the presidential elevator stopped and mrs. kennedy was away and out came the president with john john. he had one pajama rolled up and down and there's a little aetrium where the white house pool was that is no longer there where the secret service man said you can go ahead. when i got inside, there was the president of the united states and john was hollering at the top of his lungs. mrs. kennedy used to take him out with macaroni and pull them he was screaming he wanted to go on that sleigh and here was the president of the united states saying, but john, daddy has to go to the office. i cannot help you. [laughter] >> good morning, mr. president. i kept right on going. he was like every other father,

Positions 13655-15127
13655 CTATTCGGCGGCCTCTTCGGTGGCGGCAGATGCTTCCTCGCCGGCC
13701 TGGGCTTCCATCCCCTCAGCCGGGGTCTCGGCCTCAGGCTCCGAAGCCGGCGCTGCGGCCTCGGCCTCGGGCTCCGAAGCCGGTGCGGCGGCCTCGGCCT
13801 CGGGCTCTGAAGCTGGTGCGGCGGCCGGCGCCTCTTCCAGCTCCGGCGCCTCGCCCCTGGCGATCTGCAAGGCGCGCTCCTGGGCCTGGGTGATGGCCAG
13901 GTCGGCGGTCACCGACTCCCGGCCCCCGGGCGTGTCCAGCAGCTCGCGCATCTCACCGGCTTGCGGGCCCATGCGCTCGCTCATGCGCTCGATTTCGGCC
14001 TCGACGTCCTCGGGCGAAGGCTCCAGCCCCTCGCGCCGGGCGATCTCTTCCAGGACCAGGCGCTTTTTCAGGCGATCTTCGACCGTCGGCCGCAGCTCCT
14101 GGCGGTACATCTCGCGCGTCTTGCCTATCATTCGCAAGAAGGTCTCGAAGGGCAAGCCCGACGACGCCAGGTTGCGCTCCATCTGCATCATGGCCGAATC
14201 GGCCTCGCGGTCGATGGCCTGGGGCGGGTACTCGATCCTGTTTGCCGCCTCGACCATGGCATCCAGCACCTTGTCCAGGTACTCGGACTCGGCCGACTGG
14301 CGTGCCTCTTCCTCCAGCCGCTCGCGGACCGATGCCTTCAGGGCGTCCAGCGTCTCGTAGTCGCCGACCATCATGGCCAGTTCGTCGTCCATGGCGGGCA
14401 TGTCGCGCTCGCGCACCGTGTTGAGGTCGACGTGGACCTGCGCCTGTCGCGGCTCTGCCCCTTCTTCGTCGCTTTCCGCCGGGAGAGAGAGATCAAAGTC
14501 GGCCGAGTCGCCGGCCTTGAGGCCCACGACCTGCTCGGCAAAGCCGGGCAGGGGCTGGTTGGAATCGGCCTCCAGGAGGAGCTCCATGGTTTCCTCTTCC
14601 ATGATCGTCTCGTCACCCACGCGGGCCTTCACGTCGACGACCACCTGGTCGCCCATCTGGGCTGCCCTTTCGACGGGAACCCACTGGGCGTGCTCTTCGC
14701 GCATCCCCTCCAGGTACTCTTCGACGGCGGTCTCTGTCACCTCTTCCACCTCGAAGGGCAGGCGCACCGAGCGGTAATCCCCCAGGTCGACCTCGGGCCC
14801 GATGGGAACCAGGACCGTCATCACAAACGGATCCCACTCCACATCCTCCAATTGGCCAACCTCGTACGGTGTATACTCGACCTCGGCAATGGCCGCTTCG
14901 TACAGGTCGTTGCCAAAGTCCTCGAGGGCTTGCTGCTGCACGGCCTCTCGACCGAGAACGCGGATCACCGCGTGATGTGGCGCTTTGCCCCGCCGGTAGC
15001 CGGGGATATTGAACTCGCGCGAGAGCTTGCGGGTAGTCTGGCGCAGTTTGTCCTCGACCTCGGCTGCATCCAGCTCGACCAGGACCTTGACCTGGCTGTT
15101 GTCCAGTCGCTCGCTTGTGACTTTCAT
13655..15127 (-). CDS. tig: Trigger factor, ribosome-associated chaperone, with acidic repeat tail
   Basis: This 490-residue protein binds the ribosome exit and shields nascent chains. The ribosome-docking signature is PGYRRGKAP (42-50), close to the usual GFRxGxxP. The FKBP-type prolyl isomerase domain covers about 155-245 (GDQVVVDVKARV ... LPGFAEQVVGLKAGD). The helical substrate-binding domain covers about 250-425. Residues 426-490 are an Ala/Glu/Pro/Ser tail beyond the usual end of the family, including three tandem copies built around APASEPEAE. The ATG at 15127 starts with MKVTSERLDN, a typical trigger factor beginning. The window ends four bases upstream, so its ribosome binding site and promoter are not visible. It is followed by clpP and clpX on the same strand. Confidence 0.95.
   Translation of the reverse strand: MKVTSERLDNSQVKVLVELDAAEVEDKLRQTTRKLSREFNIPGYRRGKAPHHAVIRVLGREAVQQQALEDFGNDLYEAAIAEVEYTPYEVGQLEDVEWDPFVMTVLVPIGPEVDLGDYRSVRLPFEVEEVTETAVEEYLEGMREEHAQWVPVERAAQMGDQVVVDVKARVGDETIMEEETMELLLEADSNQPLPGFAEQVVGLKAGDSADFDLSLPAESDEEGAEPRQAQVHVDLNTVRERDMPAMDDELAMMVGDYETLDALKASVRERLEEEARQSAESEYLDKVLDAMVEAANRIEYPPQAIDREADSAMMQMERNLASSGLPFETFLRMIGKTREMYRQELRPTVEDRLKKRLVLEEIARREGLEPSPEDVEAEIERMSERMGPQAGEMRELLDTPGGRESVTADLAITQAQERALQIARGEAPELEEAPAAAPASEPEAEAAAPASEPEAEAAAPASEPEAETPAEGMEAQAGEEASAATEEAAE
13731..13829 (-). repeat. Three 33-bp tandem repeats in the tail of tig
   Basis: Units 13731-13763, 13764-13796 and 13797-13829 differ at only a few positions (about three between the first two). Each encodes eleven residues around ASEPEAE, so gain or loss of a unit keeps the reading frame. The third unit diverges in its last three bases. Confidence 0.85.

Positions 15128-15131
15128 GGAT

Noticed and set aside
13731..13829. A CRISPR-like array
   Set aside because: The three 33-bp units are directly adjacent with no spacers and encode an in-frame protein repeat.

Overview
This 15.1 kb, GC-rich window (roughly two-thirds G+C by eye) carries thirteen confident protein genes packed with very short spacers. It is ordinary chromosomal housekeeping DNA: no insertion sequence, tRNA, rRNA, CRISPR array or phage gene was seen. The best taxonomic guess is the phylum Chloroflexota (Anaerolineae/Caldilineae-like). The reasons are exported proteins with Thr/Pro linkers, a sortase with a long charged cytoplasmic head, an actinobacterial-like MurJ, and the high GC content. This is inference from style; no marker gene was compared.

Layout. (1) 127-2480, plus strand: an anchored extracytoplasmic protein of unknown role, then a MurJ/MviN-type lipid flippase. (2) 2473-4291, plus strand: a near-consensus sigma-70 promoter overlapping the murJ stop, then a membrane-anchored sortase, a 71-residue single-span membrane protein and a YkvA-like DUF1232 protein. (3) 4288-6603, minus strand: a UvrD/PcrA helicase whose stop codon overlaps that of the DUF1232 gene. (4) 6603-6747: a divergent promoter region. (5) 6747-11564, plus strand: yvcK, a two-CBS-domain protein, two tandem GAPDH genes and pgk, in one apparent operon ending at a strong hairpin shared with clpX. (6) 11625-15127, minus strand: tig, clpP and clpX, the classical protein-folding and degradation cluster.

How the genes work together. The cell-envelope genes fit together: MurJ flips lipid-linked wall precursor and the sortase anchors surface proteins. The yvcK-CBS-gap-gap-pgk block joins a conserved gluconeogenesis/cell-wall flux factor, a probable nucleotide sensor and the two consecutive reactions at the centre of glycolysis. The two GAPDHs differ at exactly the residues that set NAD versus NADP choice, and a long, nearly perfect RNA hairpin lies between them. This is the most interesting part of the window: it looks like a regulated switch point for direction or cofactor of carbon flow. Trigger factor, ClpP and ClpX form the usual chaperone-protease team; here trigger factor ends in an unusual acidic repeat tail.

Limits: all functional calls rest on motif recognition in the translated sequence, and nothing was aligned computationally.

frustrated. i am going to tell to stories and finish it. the other one was november 22. while i was not there, everybody came running saying, the president has been shot. secret service, who had a small office upstairs in the east east wing, came downstairs and said, we are going to use your office, we need a lot of people and have only one line to parkland hospital and you will have to hold it because you can work upstairs and take things in their office. do not put it down. that is the only line. and so, he was getting the notes back and forth and no one actually knew what was happening. they were killing him in -- they were filling him in with details